No Bully Zone – Teaching Kids to Be Inclusive

Jul 14, 2022 | Children's Health

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Learning how to be a good friend is a life skill all kids can develop.

Bullying is never OK. We’ve gathered some tips to help parents support their kids to hopefully avoid bullying and minimize any impact it may have.

Why Do Kids Bully?

Bullying is being mean to others over and over and often includes teasing, talking about hurting someone, spreading rumors, leaving others out on purpose, and hitting or yelling at others.

Some of the reasons kids bully others include trying to fit in, copying friends who bully, and trying to make themselves feel or seem better than the kids being bullied.

Bullying Isn’t Always in Person

Typically, we think of bullying as something that happens at school or on the bus, but cyberbullying is a type of bullying that happens online through text messages, email or social media.

Check out our guide to social media safety for more tips to navigate online spaces.

No Bully Zone

Schools may have policies or even clubs to prevent bullying, saving children from the mental, physical and emotional damage that bullying can cause. 

Some have developed a “sit with me” or “need a friend” bench in which a child who feels left out can sit and other children know that means that friend could use some support and attention. 

Suggesting a similar bench or official no bully zone at your child’s school could be a way to help many students cope and develop their empathy skills. Even without such a visual cue, children can be on the lookout to support others, being a friend for those who need it and accepting friendship from others as well.

Stand Up for Others

Part of learning to be inclusive and being the change to maintain a no bully zone includes noticing when others are being bullied and speaking up to stop it. 

The best thing for kids and teens to do is get an adult to help—a teacher or other adult who can stop the bullying on the spot and address any underlying tensions.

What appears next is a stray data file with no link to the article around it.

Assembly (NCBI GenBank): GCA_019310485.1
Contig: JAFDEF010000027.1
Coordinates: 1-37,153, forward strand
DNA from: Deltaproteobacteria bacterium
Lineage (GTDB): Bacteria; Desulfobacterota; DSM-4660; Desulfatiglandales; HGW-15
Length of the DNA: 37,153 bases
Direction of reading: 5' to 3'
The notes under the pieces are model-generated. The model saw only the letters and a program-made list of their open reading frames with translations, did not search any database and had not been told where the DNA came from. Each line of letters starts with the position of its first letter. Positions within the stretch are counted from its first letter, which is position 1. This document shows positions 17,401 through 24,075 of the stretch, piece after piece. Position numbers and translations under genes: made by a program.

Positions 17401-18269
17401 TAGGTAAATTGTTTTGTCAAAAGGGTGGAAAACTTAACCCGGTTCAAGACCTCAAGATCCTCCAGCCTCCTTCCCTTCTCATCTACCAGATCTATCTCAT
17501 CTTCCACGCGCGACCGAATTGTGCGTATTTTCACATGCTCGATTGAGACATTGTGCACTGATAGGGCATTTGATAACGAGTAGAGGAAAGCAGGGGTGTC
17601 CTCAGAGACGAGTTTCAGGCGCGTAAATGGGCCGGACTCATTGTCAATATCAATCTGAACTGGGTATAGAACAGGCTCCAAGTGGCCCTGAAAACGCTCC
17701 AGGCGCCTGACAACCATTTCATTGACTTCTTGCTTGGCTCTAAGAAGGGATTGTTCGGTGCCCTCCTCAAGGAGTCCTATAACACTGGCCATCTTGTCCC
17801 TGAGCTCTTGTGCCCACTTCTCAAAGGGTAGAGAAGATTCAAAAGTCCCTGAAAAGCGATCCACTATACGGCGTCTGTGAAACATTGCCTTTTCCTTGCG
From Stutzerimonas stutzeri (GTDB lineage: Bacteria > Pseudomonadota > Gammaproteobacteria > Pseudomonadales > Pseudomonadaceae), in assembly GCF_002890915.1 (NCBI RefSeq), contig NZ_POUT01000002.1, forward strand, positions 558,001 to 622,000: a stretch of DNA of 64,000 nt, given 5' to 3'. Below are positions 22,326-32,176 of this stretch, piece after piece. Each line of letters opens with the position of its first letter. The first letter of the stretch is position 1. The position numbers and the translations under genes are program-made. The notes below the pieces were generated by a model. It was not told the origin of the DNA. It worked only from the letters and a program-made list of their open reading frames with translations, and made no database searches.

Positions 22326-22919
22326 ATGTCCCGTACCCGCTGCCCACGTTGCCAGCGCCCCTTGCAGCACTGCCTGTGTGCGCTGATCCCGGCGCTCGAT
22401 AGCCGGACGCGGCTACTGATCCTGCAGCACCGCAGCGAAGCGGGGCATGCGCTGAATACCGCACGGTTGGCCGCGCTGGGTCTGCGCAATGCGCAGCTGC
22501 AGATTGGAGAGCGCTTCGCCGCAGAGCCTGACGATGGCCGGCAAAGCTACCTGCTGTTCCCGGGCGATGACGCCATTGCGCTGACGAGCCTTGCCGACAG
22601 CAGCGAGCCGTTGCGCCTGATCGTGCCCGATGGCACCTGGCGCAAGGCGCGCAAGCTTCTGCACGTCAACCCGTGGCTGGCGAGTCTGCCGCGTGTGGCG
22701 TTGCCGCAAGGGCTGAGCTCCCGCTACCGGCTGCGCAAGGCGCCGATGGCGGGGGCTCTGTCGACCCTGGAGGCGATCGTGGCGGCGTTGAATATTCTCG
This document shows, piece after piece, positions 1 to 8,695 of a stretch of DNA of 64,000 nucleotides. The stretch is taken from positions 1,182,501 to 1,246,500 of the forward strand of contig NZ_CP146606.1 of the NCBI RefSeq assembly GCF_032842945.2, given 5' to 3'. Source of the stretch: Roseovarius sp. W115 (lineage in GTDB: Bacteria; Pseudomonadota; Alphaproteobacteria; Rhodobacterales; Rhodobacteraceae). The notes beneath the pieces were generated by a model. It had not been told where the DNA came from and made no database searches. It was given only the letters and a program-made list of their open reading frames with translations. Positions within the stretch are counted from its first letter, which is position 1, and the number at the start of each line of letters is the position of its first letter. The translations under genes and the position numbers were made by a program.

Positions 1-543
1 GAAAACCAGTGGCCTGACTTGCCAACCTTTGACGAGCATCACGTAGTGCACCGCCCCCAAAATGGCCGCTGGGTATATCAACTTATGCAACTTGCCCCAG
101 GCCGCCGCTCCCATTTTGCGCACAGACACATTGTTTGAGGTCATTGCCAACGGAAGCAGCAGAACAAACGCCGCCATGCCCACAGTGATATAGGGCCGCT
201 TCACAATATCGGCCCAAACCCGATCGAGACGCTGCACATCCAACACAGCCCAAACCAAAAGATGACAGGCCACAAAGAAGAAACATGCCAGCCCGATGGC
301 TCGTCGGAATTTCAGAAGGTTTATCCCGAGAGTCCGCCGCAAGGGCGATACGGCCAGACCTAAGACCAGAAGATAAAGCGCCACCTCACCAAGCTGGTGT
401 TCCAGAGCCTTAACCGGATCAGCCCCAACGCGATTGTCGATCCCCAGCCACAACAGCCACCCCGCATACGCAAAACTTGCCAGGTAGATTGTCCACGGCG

Tips for Parents

Maintain no tolerance for bullying. Clearly set rules and stick to them. Use natural consequences such as loss of use of technology in response to rudeness or bullying behavior online. 

Encourage good behavior with positive reinforcement. When your child handles something well, be sure to praise them.

Teach and model treating others with respect and kindness. This can help instill empathy for those who are different.

Learn about your child’s social life – what’s influencing their behavior? Who are their friends? What videos, shows and movies are they watching? How do they interact with others on social media, and how does it make them feel? Maintain open lines of communication as much as possible.

Other Resources

Check out our ParentingU podcast episode: More Than Being Mean – Bullying. Pediatrician Gregory Gelpi, MD, provides practical tips and strategies to deal with this issue. 

The U.S. Department of Health and Human Services maintains, a site with resources for parents, teachers and other adults to help prevent, identify and stand up to bullying behavior. 

When to Get Additional Help

Bad behavior won’t stop on its own, but early intervention for bullying behavior can reverse it, protecting children and their potential victims.

A history of arguing, defiance or trouble controlling anger may be a sign your child would benefit from an evaluation with a behavioral health professional. Your pediatrician can help connect you and provide additional support when you need it.

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